... nature remaining to examine, I next visited a humble adventurer, who is trying his fortune here. James Ruse, convict, was cast for seven years at Bodmin assizes, in August 1782. He lay five years in prison and on board the 'Dunkirk' hulk at Plymouth, and then was sent to this country. When his term of punishment expired, in August 1789, he claimed his freedom, and was permitted by the governor, on promising to settle in the country, to take in December following, an uncleaned ...
— A Complete Account of the Settlement at Port Jackson • Watkin Tench

... Thence issued the devotional tracts of Conroy, of Gernon, and O'Molloy, and the Irish grammars of O'Clery and Stapleton. The devotional tracts, with their fanciful titles, of "Lamps," and "Mirrors," were smuggled across from Ostend and Dunkirk with other articles of contraband, and did much to keep alive the flame of faith and hope in the hearts of the ...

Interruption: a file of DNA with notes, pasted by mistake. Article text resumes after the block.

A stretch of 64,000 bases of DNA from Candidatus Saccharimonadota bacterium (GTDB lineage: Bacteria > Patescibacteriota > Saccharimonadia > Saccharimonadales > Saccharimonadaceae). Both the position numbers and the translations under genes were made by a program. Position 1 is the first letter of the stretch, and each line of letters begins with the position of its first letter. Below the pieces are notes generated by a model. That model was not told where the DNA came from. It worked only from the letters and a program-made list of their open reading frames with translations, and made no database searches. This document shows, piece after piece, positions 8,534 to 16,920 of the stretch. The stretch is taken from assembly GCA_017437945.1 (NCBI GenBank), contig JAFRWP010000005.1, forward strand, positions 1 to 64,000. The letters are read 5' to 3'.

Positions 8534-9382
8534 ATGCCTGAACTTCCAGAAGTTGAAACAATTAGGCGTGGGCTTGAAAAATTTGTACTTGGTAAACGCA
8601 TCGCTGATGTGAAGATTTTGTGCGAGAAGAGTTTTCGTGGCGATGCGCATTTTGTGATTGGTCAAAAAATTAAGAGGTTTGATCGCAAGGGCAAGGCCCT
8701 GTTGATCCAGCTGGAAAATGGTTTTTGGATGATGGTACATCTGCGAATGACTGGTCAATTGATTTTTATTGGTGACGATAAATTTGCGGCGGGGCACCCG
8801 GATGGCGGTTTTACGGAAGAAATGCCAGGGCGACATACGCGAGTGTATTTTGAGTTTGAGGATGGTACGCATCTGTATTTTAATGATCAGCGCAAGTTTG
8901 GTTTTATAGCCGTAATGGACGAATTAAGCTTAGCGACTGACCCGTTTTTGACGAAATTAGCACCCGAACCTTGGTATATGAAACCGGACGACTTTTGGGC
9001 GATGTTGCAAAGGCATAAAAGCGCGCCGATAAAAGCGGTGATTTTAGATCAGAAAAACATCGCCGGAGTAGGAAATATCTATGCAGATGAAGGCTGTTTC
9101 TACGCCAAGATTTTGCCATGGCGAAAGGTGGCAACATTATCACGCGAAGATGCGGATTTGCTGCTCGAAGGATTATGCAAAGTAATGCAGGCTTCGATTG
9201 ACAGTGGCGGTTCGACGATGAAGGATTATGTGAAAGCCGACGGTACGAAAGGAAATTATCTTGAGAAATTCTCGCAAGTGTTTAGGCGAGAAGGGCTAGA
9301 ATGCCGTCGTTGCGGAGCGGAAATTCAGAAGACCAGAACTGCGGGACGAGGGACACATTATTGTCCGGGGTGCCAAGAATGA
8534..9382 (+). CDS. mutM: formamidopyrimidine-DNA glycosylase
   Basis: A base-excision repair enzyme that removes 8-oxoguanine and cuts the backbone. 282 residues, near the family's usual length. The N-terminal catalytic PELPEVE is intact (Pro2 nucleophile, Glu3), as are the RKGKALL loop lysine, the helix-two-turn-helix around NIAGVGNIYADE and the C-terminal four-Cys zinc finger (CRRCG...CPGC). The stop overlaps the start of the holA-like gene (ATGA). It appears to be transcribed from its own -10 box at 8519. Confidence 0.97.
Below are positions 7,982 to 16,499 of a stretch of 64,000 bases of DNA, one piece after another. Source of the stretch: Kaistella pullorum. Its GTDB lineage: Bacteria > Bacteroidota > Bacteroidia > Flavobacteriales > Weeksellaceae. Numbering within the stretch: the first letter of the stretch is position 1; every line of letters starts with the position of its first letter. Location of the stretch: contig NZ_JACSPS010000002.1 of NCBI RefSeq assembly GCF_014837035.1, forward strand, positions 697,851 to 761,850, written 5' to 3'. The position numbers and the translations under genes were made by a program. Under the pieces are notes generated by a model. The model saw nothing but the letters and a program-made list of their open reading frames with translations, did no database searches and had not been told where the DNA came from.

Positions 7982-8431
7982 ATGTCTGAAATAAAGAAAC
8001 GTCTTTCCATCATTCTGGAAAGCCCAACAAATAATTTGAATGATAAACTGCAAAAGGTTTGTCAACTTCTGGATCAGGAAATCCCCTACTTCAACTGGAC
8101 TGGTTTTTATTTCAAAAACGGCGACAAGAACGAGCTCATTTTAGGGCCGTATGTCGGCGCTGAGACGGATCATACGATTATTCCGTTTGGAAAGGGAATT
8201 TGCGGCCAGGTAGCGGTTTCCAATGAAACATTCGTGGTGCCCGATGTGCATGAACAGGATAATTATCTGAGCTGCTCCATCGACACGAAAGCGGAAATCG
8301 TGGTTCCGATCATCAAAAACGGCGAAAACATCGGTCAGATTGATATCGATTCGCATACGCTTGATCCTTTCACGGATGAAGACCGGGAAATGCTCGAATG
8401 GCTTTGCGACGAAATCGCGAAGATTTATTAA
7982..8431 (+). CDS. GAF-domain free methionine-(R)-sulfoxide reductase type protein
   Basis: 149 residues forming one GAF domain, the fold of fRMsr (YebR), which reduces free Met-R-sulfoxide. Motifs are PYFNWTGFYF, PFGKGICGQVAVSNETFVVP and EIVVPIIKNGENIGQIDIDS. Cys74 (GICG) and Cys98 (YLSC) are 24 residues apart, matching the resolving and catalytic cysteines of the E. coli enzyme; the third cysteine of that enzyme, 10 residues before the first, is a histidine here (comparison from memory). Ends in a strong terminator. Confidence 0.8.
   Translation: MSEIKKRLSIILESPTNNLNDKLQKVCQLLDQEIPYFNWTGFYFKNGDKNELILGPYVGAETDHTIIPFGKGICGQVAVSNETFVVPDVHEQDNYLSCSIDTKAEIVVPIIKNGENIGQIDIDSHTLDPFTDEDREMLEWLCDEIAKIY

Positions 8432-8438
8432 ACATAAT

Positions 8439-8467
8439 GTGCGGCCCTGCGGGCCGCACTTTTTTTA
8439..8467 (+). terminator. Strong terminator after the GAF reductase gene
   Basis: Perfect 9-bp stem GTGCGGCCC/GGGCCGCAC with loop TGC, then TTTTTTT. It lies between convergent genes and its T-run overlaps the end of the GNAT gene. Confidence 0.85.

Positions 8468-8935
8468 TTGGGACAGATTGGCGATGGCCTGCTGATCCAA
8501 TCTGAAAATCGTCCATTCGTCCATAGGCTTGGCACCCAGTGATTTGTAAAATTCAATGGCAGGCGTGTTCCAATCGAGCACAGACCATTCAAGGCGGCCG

— A Popular History of Ireland - From the earliest period to the emancipation of the Catholics • Thomas D'Arcy McGee

... again. When she had at last settled in the old chateau, and after my son and nephew had made their first campaign at the siege of Lille, we had to join in the progress of the Court to Dunkirk and Lille to see the King's new fortifications. A strange progress it was to me, for Mademoiselle was by this time infatuated by her unfortunate passion for the Duke of Lauzun, and never ceased confiding to me her admiration and her despair whenever there was a shower of rain on ...
— Stray Pearls • Charlotte M. Yonge